Schlenk flask

Schlenk flask
A selection of Schlenk flasks and, bottom right, a Schlenk tube
Other namesSchlenk tube
Inert gas
InventorWilhelm Schlenk
Related itemsSchlenk line

A Schlenk flask, or Schlenk tube, is a reaction vessel typically used in air-sensitive chemistry, invented by Wilhelm Schlenk. It has a side arm fitted with a PTFE or ground glass stopcock, which allows the vessel to be evacuated or filled with gases (usually inert gases like nitrogen or argon). These flasks are often connected to Schlenk lines, which allow both operations to be done easily.

Schlenk flasks and Schlenk tubes, like most laboratory glassware, are made from borosilicate glass such as Pyrex.

Schlenk flasks are round-bottomed, while Schlenk tubes are elongated. They may be purchased off-the-shelf from laboratory suppliers or made from round-bottom flasks or glass tubing by a skilled glassblower.

Evacuating a Schlenk flask

Typically, before solvent or reagents are introduced into a Schlenk flask, the flask is dried and the atmosphere of the flask is exchanged with an inert gas. A common method of exchanging the atmosphere of the flask is to flush the flask out with an inert gas. The gas can be introduced through the sidearm of the flask, or via a wide bore needle (attached to a gas line). The contents of the flask exit the flask through the neck portion of the flask. The needle method has the advantage that the needle can be placed at the bottom of the flask to better flush out the atmosphere of the flask. Flushing a flask out with an inert gas can be inefficient for large flasks and is impractical for complex apparatus.

An alternative way to exchange the atmosphere of a Schlenk flask is to use one or more "vac-refill" cycles, typically using a vacuum-gas manifold, also known as a Schlenk line. This involves pumping the air out of the flask and replacing the resulting vacuum with an inert gas. For example, evacuation of the flask to 1 mmHg (130 Pa; 0.0013 atm) and then replenishing the atmosphere with 760 mmHg (1 atm) inert gas leaves 0.13% of the original atmosphere (1760). Two such vac-refill cycles leaves 0.000173% (17602). Most Schlenk lines easily and quickly achieve a vacuum of 1 mmHg (~1.3 mBar).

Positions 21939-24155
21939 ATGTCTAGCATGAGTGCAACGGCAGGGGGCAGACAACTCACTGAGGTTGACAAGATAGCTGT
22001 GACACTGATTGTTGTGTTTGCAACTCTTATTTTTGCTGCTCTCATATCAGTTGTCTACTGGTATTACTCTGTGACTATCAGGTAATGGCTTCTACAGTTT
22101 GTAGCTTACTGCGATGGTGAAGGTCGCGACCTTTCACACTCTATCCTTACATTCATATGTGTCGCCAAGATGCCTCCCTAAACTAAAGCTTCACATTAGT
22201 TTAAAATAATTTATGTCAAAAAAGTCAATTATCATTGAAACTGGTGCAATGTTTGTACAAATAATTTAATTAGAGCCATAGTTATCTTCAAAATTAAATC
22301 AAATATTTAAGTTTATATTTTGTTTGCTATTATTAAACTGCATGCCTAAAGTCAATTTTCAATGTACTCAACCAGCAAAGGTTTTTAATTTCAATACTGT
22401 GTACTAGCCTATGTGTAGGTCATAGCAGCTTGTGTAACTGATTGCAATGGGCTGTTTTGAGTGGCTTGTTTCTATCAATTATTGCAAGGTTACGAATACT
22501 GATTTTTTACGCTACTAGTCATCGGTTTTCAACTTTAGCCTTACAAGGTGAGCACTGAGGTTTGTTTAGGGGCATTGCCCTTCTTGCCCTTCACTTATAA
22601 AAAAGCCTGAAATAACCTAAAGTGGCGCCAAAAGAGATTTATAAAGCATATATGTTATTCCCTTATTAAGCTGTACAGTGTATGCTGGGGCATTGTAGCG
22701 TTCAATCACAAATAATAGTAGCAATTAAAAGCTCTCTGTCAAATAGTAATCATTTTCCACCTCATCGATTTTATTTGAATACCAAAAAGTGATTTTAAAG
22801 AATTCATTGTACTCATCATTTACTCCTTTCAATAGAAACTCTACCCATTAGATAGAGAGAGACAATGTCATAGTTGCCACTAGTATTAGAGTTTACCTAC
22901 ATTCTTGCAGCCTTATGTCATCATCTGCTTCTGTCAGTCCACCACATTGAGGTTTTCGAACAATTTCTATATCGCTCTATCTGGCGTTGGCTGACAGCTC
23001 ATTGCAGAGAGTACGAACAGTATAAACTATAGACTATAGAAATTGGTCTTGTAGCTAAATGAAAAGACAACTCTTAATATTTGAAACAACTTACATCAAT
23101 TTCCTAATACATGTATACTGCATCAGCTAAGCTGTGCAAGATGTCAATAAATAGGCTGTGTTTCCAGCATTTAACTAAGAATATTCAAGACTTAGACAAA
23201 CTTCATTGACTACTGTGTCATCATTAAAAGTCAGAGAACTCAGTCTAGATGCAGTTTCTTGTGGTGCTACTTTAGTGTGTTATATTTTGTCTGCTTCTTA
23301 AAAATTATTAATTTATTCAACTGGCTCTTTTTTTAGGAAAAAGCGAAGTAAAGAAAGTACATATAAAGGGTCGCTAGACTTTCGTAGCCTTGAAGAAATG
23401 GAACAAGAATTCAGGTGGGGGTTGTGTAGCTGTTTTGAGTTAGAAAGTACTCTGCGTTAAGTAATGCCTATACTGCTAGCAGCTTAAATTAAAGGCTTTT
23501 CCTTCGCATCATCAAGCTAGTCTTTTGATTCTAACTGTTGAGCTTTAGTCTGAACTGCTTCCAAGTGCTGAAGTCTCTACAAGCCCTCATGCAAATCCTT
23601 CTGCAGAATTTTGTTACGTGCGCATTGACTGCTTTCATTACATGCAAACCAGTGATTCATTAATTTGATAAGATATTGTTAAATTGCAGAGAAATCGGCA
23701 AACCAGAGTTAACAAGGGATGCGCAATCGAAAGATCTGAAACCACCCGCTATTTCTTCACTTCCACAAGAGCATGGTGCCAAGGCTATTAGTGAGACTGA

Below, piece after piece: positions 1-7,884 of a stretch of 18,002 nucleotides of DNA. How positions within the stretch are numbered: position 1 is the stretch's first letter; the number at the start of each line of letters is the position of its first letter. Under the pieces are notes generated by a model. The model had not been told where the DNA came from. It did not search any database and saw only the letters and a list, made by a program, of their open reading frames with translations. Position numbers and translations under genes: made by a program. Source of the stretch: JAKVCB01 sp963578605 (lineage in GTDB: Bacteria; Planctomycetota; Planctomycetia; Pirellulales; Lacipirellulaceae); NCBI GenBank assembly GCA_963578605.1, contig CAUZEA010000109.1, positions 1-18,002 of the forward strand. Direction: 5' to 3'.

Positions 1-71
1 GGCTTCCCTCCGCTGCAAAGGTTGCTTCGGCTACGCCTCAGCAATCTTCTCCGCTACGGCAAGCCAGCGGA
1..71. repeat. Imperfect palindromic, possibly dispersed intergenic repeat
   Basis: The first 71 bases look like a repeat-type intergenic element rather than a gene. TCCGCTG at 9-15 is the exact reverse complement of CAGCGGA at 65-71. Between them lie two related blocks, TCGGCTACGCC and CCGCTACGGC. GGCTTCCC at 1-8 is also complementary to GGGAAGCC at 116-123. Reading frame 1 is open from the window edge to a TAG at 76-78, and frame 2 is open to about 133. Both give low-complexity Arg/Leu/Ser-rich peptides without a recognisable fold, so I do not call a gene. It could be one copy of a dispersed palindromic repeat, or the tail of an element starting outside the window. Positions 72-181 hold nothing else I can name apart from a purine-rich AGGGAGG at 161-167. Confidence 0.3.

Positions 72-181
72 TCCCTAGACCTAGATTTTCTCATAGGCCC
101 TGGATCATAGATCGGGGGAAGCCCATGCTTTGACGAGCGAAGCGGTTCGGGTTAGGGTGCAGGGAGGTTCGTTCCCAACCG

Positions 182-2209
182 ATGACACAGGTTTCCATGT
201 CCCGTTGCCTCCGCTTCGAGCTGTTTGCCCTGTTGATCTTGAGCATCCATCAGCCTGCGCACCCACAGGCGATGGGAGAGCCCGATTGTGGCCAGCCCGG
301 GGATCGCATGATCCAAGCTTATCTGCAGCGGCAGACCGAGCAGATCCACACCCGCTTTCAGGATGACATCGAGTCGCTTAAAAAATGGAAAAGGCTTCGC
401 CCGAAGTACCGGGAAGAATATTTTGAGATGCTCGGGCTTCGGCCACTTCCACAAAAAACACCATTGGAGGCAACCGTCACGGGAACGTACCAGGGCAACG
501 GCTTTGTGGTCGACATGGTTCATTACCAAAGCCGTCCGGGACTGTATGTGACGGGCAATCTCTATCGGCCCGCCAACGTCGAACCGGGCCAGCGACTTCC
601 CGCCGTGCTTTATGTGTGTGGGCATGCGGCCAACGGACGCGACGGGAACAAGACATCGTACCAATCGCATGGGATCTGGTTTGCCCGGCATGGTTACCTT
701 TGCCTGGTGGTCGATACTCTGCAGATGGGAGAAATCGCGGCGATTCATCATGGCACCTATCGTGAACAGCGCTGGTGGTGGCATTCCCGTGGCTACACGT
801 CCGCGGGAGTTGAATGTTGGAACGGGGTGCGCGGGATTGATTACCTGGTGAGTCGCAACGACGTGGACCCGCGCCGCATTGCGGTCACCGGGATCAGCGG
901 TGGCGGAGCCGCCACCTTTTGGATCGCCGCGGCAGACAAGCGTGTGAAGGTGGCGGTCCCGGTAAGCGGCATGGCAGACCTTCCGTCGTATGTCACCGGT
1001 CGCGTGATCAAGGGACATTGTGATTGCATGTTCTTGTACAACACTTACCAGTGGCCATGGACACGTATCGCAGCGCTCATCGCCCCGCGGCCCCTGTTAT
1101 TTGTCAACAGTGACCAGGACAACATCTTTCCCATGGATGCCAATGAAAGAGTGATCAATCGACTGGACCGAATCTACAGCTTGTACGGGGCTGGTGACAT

Three Schlenk flasks with 500, 250 and 100 mL volume on cork rings.

When using Schlenk systems, including flasks, the use of grease is often necessary at stopcock valves and ground glass joints to provide a gas tight seal and prevent glass pieces from fusing. In contrast, teflon plug valves may have a trace of oil as a lubricant but generally no grease. In the following text any "connection" is assumed to be rendered mostly air free through a series of vac-refill cycles.

Standard Schlenk flask

A pear-shaped Schlenk flask. The flask's sidearm contains a greased stopcock valve, and the flask is capped with a Suba•Seal septum that has not been turned down.

The standard Schlenk flask is a round bottom, pear-shaped, or tubular flask with a ground glass joint and a side arm. The side arm contains a valve, usually a greased stopcock, used to control the flask's exposure to a manifold or the atmosphere. This allows a material to be added to a flask through the ground glass joint, which is then capped with a septum. This operation can, for example, be done in a glove box. The flask can then be removed from the glove box and taken to a Schlenk line. Once connected to the Schlenk line, the inert gas and/or vacuum can be applied to the flask as required. While the flask is connected to the line under a positive pressure of inert gas, the septum can be replaced with other apparatus, for example a reflux condenser. Once the manipulations are complete, the contents can be vacuum dried and placed under a static vacuum by closing the side arm valve. These evacuated flasks can be taken back into a glove box for further manipulation or storage of the flasks' contents.

A heavy walled, tube shaped, Schlenk bomb fitted with a large bore plug valve designed for high temperature closed system reactions.

Schlenk bomb